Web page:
Currently in order to decide if I want to add a value into the stack I have to do a condition to compare before the action to push the value.
That doubles the work, doubles the number of comparisons.
I want to do a comparison in the action, without having to add a value to the stack if the comparison comes up with a value I don't want to add.
Nothing is not an option. ha ha
To be more specific. I want to see if a value exists, before I add it, but theres two different values, x, and y, so two different arrays... as stacks.
Even more specific. The last value in the stack is what need to be compared.
Does it have to be done in the expression itself, or would it be okay to use a function (e.g "AddValue") that accepts the Array.UID as a param? This would involve adding all arrays you operate on to an ArrayFamily, and the function would pick the appropriate instance using the UID. It would definitely simplify your events on one end, but I'm not sure if that's what you're after.
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Its in a for loop, and the arrays are children in the container sprite.
I don't think a function can work in a loop, and they have no way to add nothing.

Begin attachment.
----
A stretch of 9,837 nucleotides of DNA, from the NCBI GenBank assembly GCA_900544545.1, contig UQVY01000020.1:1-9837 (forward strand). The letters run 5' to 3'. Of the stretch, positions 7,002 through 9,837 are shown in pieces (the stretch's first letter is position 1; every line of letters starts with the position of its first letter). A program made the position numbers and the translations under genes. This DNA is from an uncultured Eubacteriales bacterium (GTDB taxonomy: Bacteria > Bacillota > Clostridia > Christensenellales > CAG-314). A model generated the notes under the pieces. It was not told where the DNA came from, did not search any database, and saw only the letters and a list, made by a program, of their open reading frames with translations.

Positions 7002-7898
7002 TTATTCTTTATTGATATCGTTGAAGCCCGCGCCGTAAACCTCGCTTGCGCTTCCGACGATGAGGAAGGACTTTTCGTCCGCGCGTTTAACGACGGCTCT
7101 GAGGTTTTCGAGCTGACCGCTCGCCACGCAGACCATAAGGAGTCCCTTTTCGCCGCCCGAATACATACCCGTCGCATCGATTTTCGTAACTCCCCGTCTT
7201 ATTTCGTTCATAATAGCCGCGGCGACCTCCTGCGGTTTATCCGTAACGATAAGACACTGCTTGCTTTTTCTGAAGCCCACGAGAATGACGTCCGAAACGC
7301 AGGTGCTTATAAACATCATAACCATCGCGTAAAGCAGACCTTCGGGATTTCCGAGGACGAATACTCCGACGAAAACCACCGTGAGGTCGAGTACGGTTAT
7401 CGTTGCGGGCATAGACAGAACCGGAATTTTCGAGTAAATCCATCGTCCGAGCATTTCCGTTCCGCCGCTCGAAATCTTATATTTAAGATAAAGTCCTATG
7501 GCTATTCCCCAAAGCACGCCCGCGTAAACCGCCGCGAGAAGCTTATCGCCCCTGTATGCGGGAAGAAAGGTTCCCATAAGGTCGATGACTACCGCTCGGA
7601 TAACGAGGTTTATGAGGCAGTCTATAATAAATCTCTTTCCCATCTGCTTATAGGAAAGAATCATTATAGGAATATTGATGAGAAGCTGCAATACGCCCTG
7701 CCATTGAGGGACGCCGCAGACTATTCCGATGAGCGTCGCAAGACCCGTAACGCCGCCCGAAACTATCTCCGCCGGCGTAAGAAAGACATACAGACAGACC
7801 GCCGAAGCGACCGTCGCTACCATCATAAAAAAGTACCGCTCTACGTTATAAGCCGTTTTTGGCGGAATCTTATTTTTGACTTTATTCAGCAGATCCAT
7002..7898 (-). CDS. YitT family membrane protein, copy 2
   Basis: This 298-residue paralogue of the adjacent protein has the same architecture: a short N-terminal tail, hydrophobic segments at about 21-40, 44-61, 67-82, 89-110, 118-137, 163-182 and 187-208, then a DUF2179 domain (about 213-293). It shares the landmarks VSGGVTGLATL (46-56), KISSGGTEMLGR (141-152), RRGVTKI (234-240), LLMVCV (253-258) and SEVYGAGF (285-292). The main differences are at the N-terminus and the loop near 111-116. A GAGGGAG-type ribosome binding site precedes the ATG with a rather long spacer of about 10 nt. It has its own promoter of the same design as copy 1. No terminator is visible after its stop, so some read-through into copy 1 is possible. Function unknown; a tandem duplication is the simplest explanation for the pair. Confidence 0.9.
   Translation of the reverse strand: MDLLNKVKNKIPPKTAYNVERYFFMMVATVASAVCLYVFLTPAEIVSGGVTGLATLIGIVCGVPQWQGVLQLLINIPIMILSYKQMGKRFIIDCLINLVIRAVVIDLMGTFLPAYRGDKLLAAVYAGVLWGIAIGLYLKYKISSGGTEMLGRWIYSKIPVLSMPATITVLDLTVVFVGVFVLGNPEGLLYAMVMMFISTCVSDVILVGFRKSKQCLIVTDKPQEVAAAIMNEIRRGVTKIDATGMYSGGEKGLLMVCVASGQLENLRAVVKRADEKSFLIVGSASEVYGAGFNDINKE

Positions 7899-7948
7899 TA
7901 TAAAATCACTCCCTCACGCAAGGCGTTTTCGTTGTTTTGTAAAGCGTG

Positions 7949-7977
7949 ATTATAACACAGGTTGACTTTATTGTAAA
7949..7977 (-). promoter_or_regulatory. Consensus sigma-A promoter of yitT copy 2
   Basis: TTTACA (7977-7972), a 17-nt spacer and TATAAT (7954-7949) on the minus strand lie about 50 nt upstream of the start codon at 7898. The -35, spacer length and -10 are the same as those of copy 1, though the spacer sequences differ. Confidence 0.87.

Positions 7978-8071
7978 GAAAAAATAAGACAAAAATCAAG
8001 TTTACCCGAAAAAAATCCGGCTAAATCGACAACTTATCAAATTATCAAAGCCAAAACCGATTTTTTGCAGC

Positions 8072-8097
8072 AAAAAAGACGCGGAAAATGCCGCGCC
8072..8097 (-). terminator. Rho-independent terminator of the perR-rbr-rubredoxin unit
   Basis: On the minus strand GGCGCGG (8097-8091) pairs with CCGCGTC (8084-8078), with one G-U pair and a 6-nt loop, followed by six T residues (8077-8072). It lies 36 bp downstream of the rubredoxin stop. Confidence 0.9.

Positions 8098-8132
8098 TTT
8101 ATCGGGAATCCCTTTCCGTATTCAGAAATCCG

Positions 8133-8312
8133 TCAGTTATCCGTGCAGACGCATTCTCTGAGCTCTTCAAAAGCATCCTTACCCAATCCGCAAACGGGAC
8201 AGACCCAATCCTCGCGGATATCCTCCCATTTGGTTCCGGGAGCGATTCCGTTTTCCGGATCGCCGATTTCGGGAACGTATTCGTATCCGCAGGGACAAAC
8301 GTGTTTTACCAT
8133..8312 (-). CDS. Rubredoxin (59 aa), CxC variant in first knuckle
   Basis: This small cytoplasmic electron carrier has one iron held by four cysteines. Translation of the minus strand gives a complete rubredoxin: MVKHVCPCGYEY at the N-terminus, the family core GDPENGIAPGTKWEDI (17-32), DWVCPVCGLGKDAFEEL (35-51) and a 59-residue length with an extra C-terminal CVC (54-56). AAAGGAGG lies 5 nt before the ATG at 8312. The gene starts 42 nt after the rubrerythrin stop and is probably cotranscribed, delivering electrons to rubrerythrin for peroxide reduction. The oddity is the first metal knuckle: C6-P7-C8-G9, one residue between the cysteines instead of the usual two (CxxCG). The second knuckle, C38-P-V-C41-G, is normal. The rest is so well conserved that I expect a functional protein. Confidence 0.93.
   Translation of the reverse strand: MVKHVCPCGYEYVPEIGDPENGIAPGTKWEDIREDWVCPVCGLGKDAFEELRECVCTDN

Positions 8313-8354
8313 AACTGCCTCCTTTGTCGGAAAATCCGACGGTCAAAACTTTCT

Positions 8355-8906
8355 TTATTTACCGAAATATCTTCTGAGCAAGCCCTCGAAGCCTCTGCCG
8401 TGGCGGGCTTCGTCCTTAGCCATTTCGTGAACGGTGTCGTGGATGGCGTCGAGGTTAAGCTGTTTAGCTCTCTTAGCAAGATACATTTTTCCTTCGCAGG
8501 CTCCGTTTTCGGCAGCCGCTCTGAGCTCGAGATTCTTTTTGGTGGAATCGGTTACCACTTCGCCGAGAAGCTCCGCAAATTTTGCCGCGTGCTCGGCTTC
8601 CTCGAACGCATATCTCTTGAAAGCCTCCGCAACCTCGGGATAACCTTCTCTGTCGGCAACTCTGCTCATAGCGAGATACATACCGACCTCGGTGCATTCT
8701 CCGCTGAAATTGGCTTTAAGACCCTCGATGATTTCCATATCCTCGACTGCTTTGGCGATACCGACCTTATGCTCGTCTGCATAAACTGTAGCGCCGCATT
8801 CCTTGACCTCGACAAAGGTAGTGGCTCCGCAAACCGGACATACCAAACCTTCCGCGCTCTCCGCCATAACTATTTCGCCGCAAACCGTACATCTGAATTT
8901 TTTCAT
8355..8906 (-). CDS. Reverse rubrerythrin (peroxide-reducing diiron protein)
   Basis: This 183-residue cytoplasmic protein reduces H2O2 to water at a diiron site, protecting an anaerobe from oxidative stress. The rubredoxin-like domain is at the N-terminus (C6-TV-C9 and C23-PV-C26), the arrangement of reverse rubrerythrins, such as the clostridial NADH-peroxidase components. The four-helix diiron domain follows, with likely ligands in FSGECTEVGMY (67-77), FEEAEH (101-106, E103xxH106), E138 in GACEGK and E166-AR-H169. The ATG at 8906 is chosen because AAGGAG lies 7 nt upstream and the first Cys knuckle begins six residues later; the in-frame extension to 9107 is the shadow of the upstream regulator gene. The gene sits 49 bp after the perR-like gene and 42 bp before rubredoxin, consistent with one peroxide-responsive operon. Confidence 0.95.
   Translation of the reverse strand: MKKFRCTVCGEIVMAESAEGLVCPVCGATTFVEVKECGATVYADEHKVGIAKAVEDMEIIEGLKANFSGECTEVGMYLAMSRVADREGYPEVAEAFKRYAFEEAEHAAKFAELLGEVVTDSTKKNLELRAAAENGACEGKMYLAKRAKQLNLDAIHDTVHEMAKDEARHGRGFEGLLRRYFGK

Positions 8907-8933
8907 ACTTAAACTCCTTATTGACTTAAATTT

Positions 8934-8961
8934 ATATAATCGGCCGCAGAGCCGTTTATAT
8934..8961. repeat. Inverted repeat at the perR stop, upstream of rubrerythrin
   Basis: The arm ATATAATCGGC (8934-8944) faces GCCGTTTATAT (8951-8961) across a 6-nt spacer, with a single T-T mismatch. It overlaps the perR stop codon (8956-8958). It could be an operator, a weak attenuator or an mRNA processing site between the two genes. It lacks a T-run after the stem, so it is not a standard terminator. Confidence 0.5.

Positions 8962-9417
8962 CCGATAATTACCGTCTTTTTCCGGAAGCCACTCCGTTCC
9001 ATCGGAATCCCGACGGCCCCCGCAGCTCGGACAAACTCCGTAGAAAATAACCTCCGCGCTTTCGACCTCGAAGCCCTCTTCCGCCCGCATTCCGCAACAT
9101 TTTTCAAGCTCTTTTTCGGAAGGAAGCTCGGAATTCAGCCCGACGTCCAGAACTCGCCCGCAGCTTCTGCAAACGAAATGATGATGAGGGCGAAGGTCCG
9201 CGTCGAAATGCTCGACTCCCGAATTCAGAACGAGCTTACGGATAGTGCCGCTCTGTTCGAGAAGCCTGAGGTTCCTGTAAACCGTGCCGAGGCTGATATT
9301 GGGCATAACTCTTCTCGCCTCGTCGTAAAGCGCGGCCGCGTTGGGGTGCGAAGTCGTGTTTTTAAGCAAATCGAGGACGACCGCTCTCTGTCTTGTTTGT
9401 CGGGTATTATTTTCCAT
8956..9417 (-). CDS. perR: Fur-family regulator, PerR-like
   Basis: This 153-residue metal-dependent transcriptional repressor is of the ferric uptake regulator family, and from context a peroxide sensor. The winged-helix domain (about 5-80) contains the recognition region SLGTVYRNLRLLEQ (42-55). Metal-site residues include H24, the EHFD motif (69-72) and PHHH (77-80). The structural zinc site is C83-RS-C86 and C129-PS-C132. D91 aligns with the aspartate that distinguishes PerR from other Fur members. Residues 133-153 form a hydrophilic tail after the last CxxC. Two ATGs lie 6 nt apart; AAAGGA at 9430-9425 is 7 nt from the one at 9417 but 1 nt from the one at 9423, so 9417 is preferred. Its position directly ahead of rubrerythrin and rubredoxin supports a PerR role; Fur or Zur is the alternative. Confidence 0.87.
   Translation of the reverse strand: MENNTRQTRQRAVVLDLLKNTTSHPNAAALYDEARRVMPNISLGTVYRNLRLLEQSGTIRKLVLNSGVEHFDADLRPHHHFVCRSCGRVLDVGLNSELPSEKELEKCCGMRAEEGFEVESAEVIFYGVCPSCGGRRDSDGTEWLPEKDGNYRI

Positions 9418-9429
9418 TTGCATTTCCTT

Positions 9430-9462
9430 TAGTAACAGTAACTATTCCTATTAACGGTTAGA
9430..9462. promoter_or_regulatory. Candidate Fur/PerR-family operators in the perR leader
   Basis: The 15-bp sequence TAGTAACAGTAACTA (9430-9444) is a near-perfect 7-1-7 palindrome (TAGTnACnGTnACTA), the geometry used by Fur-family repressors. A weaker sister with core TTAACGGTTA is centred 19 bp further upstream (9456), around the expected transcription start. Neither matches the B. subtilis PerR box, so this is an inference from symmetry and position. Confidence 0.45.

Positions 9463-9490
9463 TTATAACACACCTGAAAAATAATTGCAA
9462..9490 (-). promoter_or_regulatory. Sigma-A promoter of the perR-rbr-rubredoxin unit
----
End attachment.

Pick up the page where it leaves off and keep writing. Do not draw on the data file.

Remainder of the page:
Of course you could do some conditional trickery and create a param that you don't use, but that ruins the use of the index.
I'm thinking a nested string in a variable may be the best solution.
Hmm, I don't quite follow. This is the way I'm envisioning the basic events if you used a function. What will not work here?
For "" from x to y:
-- Call "AddValue" (ArrayA.UID, ValueForA)
-- Call "AddValue" (ArrayB.UID, ValueForB)
-- Call "AddValue" (ArrayC.UID, ValueForC)
On "AddValue", Pick ArrayFamily by UID Function.Param(0)
-- If ArrayFamily.Back IS NOT EQUAL TO Function.Param(1)
I see now. Yes that will work, but I was hoping there was some way to do conditionals in the actions so I wouldn't have to add more conditions.
I think I found a little hack you could use
Array.Push(YourValue) // push a new element regardless of the comparison
Array.Delete(Array.At(Array.Width-2) = Array.At(Array.Width-1) ? Array.Width-1 : Array.Width) // compare and delete if need be
I might have screwed that up, but essentially you can exploit the fact that trying to delete an element outside of the array does NOTHING. So you can put your conditional in the delete event. If the comparison passes, use an index outside the array (so it won't delete anything). If it fails, then delete the element you just added by using the last index in the array.
That might work.